Human rights, online poker and wildfire prevention
Avatar’s work for Morocco, however, went beyond lobbying on behalf of its government-owned phosphate industry. Avatar also hired attorney Steven C. Schwadron, a well-connected Democratic lobbyist in Washington, D.C. Schwadron’s job appears to have been linked to Moroccan efforts to counter an indigenous political movement advocating autonomy for the Western Sahara.
Control of the Western Sahara has been in dispute since Spain withdrew from the region in 1976. Since then, Morocco has occupied the territory. The Moroccan takeover spurred an uprising by the Polisario Front, an armed resistance group representing the native Sahrawi people. The United Nations has consistently favored autonomy for the Western Sahara, but the United States has backed Morocco’s occupation, in part because the kingdom is an ally in the so-called war on terror. A ceasefire has been in effect since 1991, but international efforts to resolve the conflict have failed. In the intervening time, an estimated 90,000 to 160,000 Sahrawis have fled across the border and are now living in Algerian refugee camps.
In 2008 and 2009, the autocratic Moroccan government funneled more than $250,000 to Avatar through Strategic Communications Group, according to the Department of Justice foreign agents registry. Avatar’s lobbying was part of a larger Moroccan public relations campaign unleashed to expose alleged human rights abuses and suspected misappropriation of foreign aid in Polisario-controlled refugee camps in Algeria.
The law firm where Schwadron works, Sher & Blackwell, received bundled payments from Morocco, by way of Avatar, totaling $35,000. The money opened the door to at least one congressman’s office. As recently as 2006, Schwadron had been the chief of staff for Democratic Rep. Bill Delahunt, chairman of the Subcommittee on International Organizations, Human Rights and Oversight. After Schwadron contacted his former boss, Delahunt wrote a letter to then-Secretary of State Condoleezza Rice, asking her to “undertake a thorough review of apparent human rights violations suffered by refugees in the Polisario camps in southern Algeria.”
However, critics of the Moroccan blitz, including Human Rights Watch, claim that Morocco orchestrated the PR campaign to divert attention from its own human rights violations and to derail the Polisario Front’s continuing push for Western Saharan sovereignty.
While working for Avatar, Schwadron also lobbied for its other foreign client, Gibraltar-based PartyGaming. In return, Avatar paid Schwadron’s law firm $20,000, according to a congressional lobbying report. The report indicates that the work was related to “congressional oversight and legislation regarding Internet gaming, including possible amendments to the Unlawful Internet Gambling Enforcement Act of 2006.” But the same filing lists another purpose for the lobbying: “Congressional oversight and legislation relating to wildfire prevention and suppression.”
Interestingly, more than $100,000 in Sher & Blackwell lobbying in 2008 and 2009 involved the same odd pairing of issues: online gambling and forest fire prevention. In all instances Schwadron is named as the contact, but the client is listed as “Alpha Neo (on behalf of Avatar Enterprises).” Alpha Neo is a Fears-controlled company.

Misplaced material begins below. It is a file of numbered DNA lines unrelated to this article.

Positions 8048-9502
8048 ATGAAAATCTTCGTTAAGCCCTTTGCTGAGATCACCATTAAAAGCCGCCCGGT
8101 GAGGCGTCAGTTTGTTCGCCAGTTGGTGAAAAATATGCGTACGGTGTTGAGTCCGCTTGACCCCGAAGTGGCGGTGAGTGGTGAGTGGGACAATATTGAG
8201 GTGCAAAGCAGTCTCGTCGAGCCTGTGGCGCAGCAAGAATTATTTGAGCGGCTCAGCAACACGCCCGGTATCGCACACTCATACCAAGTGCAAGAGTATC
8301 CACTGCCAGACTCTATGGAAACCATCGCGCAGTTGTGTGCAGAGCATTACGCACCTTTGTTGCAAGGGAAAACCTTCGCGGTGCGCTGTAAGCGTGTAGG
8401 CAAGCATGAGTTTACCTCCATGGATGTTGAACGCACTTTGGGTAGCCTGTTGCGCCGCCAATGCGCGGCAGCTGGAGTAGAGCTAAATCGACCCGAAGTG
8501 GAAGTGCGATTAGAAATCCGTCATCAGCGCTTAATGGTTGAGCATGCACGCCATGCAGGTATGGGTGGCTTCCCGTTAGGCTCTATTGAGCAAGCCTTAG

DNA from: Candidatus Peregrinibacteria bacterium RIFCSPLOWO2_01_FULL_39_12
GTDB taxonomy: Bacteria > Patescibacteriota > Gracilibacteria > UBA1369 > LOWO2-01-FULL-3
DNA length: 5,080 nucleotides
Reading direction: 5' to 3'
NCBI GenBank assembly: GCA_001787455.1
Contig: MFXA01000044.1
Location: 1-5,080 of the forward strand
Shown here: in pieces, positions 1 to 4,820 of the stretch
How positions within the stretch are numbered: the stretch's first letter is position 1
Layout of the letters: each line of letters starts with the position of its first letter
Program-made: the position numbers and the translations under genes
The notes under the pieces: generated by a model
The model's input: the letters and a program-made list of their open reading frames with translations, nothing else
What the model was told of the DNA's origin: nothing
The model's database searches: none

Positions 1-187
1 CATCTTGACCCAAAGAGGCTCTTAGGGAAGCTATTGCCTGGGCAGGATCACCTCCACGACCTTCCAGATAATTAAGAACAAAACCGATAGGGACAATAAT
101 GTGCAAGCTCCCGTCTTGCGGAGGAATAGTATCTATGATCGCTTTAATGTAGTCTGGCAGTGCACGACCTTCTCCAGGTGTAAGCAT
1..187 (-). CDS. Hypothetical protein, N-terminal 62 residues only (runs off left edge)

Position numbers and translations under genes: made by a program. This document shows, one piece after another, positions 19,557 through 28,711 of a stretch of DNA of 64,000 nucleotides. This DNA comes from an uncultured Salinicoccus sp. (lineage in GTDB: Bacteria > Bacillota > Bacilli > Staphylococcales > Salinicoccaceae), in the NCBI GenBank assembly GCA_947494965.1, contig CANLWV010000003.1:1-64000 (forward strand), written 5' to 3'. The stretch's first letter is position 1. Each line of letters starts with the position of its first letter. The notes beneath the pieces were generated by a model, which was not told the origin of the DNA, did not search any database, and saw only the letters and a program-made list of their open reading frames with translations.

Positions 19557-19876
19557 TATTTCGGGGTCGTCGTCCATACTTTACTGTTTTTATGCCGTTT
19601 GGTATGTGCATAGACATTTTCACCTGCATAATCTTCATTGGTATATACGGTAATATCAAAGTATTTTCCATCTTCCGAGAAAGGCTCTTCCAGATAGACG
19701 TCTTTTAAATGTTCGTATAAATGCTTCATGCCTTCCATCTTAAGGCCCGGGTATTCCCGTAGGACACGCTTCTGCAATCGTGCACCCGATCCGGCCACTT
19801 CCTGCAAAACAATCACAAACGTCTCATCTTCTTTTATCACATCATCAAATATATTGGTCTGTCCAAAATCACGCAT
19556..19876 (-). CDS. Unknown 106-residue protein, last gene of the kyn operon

Schwadron declined to comment, but his lobbying work on these widely disparate issues appears to be connected to a 94-ton Soviet Ilyushin IL-78 refueling tanker plane that Fears owns.
In October, Air Support Services — another Delaware-incorporated company owned by Fears — filed for Chapter 11 bankruptcy protection in federal court in St. Louis. Air Support’s only asset is the IL-78, which can be used as a midair refueling tanker or as a firefighting aircraft. The move temporarily kept a Texas creditor from seizing the plane for an unpaid debt. In mid-December, Fears reversed his legal strategy and had his bankruptcy attorney dismiss the case. But the bankruptcy filing offers additional information on Air Support’s creditors.
Headlands Limited of Gibraltar has a stake of more than $1 million in the aircraft. Moreover, the bankruptcy records list Headlands as being located in the same building in Gibraltar that Avatar lobbying client Russell De Leon uses as a mail drop. De Leon is the husband of Ruth Parasol, the founder of PartyGaming. In 2008, De Leon paid Avatar Enterprises more than $680,000 to promote a congressional overhaul of federal online gaming law.
In March, a ruling by a Michigan state court reaffirmed an earlier decision that awarded the plane to the Texas creditor who sued Fears for more than $70,000 in unpaid maintenance costs while the plane was mothballed for more than two years. Fears has not announced whether he will appeal the judgment, but one thing is sure: The giant aircraft, which Fears describes as “the world’s best firefighting airplane,” has so far been more of an albatross for him than a golden goose.
This story was supported by a grant from the Press Club of Metropolitan St. Louis.
Next: Under the Radar
East Side player Gary Fears is betting that his newly launched military aviation investment will score. Whether it will pay off is still up in the air.